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Showtime sues Top Rank over Mayweather-Pacquiao related legal fees

Showtime is taking Top Rank to court over roughly $700,000 in legal fees stemming from the Mayweather-Pacquiao fallout.

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Wil Esco is an assistant editor of Bad Left Hook and has been covering boxing for SB Nation since 2014.

Well - it feels like litigation season! Showtime Networks Inc. is now suing Top Rank Inc. in New York federal court for legal fees it incurred from having to defend itself from all those class-action lawsuits in the aftermath of Mayweather-Pacquiao.

For those who may not remember, when Pacquiao stated in the post-fight press conference that he entered the fight with a torn rotator cuff, a lot of paying customers felt ripped off. Those customers have been arguing that had they known Manny Pacquiao was going into the megafight with a serious injury, they would not have shelled out $100 to buy a PPV that disappointed many.

Showtime was a named co-defendant in those class-action lawsuits, which also included Top Rank, HBO, and Mayweather Promotions. As it so happens, Showtime was eventually dismissed from the lawsuits, but not before they ran-up a legal tab of roughly $700,000 to defends themselves.

So yesterday Showtime filed suit against Top Rank to be reimbursed for these costs -- alleging that Top Rank failed to honor an indemnification agreement to shield Showtime from being sued.

"Under an agreement among SNI, TRI and others, TRI was obligated to defend and indemnify SNI," reads the complaint. "But at the outset of these actions, it was manifest that SNI and TRI, which was alleged to have known of and concealed the pre-fight injury, had starkly different interests. ... At once, SNI demanded that TRI honor its contractual obligations to indemnify SNI and pay for SNI's own counsel to defend it in these actions because of the manifest potential conflict between them. TRI refused."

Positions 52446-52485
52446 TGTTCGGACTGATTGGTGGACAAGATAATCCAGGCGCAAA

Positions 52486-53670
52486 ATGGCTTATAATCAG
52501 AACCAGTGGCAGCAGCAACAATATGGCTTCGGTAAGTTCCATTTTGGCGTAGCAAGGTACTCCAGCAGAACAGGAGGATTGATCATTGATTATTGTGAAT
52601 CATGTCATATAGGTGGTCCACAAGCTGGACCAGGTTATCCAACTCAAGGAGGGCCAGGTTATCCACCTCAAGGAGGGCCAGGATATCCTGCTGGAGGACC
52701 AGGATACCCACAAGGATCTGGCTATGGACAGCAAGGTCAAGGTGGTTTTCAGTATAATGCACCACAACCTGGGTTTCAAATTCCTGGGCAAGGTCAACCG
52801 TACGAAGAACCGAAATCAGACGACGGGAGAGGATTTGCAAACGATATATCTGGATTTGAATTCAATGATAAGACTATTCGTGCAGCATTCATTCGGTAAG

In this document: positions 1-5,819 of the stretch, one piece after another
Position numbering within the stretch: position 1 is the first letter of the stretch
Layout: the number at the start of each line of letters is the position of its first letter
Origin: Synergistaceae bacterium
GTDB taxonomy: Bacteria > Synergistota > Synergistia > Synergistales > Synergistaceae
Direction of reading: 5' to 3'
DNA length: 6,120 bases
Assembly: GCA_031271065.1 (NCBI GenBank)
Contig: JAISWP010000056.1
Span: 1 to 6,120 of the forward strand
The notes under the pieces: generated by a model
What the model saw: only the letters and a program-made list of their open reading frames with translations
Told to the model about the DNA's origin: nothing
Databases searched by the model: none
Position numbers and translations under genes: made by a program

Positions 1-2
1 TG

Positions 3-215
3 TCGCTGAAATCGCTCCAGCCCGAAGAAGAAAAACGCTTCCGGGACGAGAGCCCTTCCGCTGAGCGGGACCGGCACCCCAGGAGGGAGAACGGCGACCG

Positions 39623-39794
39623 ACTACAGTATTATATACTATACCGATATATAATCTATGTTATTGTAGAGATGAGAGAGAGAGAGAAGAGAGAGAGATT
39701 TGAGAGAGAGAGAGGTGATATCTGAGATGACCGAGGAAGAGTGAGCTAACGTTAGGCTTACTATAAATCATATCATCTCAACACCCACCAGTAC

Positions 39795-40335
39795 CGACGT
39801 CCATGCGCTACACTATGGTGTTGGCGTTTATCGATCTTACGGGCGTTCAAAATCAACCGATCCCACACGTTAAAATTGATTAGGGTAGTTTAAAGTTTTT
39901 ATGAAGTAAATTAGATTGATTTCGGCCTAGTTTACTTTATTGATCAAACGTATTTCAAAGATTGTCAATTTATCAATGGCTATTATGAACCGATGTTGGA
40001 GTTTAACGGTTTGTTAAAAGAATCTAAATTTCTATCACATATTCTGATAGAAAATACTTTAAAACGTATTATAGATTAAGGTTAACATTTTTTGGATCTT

Top Rank CEO Bob Arum says that he was in the midst of settlement talks with Showtime at the time they filed suit against his company.

"They say to me, ‘If we don't pay the thing then we'll never do business with CBS and Showtime,'" Arum told of an apparent conversation he had with Showtime reps regarding settlement talks. "So I said to them, ‘What the (expletive) is new? You haven't done business with us in six years anyway."

Arum goes on to argue that Showtime is not entitled to any indemnity under their agreement, and that he doesn't expect this to be a protracted litigation as it should just come down to the court's interpretation of their contract. As it stands, "$682,754.07, including interest, remains unpaid by TRI and due to SNI," according to the complaint.

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